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Wisconsin opens COVID-19 vaccine to everyone age 16 and over

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Everyone age 16 and older in Wisconsin will be eligible to receive a COVID-19 vaccine beginning Monday, April 5.

Gov. Tony Evers and the Wisconsin Department of Health Services (DHS) announced the increased vaccine availability on March 30.

A statement from the health department said that Wisconsin currently leads the U.S. as one of the most efficient vaccinators.

The move to open vaccines up to everyone came four weeks earlier than expected, the statement said. The state opened up eligibility to the vaccine to adults with certain health conditions in late March.

“We knew all along our COVID-19 vaccination program would be a massive undertaking, and we’re proud Wisconsin is currently leading the country in these efforts and that we’re now able to give all Wisconsinites 16 and older the opportunity to get vaccinated,” said Gov. Evers. “This marks a major milestone in our state’s fight against this virus and gets us closer to overcoming this pandemic and bouncing back together. Thank you to all the folks in public health, vaccinators, and staff helping make this possible.”

Vaccines are being offered through DHS, county health departments, local vaccination clinics, pharmacies, healthcare providers and employers.

On March 30, DHS announced seven new pharmacies in Wisconsin that will start receiving COVID-19 vaccines this week, as part of a federal program.

Those pharmacies include Costco, CVS, Hy-Vee, Good Neighbor, AmerisourceBergen Drug Corporation, Health Mart, Medicine Shoppe and Cardinal Health, and Topco.

Beginning this week, nearly 600 pharmacies in Wisconsin will be able to order nearly 95,000 first doses from the federal government of Pfizer, Moderna and Johnson & Johnson vaccines.

“We are excited to expand this program in order to bring more vaccine to communities across the state,” said DHS Interim Secretary Karen Timberlake. “Our vaccine team and partners are committed to making the vaccine as accessible to everyone as possible. We urge everyone currently eligible to visit the DHS website to learn about how to schedule an appointment. And please remember that whether you are insured or not, the vaccine is free to everyone.”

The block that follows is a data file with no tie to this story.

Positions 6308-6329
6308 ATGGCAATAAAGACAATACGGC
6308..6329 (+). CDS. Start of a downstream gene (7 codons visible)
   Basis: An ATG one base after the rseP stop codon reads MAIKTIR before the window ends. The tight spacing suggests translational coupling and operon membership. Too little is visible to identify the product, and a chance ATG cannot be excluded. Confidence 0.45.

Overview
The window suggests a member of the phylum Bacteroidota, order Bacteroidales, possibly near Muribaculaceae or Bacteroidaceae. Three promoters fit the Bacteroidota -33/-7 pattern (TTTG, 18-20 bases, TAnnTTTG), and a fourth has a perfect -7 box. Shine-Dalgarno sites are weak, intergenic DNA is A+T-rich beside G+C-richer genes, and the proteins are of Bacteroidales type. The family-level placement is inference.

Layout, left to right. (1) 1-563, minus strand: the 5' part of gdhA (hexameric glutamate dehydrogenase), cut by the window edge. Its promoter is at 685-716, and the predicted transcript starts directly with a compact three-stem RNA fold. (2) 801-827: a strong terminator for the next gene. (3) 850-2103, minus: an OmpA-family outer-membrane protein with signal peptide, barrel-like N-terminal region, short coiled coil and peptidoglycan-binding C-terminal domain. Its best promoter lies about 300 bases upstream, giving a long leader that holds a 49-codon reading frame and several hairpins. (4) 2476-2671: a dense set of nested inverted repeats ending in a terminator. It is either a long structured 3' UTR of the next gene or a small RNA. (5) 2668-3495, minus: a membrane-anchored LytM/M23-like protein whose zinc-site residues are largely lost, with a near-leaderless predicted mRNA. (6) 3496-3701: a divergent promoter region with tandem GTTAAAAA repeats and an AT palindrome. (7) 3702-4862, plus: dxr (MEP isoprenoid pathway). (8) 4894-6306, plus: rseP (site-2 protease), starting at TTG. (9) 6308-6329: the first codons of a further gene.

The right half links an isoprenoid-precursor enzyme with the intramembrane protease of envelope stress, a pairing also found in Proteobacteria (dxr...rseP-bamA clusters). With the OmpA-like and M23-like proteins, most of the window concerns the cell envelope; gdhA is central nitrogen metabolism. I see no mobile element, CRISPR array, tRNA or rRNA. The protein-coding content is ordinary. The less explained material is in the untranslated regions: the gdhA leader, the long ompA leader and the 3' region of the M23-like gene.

For more information on where to get vaccinated, visit https://www.dhs.wisconsin.gov/covid-19/vaccine-get.htm or https://vaccinefinder.org.

There is also a vaccine provider map on the DHS website, or people can call DHS’s vaccine hotline at 1-844-684-1064.

Gov. Tony Evers announced on March 29 that more than one million people in Wisconsin have completed a COVID-19 vaccine series, and are fully vaccinated.

“We’re happy to see folks in Wisconsin doing their part and getting vaccinated when it is their turn,” said Gov. Evers. “Keep up the good work, and we’ll be back to our Wisconsin way of life before you know it.”

Wisconsin received its first vaccine in mid-December.

More than one in two adults ages 65 and older have been fully vaccinated, with nearly three in four having received their first dose.

On March 25, DHS confirmed a third variant strain of SARS-CoV-2, the virus that causes COVID-19, in Wisconsin.

The newest variant, a statement from DHS said this week, was discovered in travelers from Brazil who were tested in Tokyo Japan in January.

“DHS continues to monitor for new SARS-CoV-2 variants in collaboration with our laboratory partners,” said Chief Medical Officer Dr. Ryan Westergaard. “Because these new variants of concern may spread more easily than the original strain of SARS-CoV-2, it is important to get vaccinated when you are able. Vaccines, along with our other public health practices, give the virus less of an opportunity to spread and mutate.”

The statement said that research so far shows that vaccines do protect against variants of the disease, but that is continuing to be investigated.

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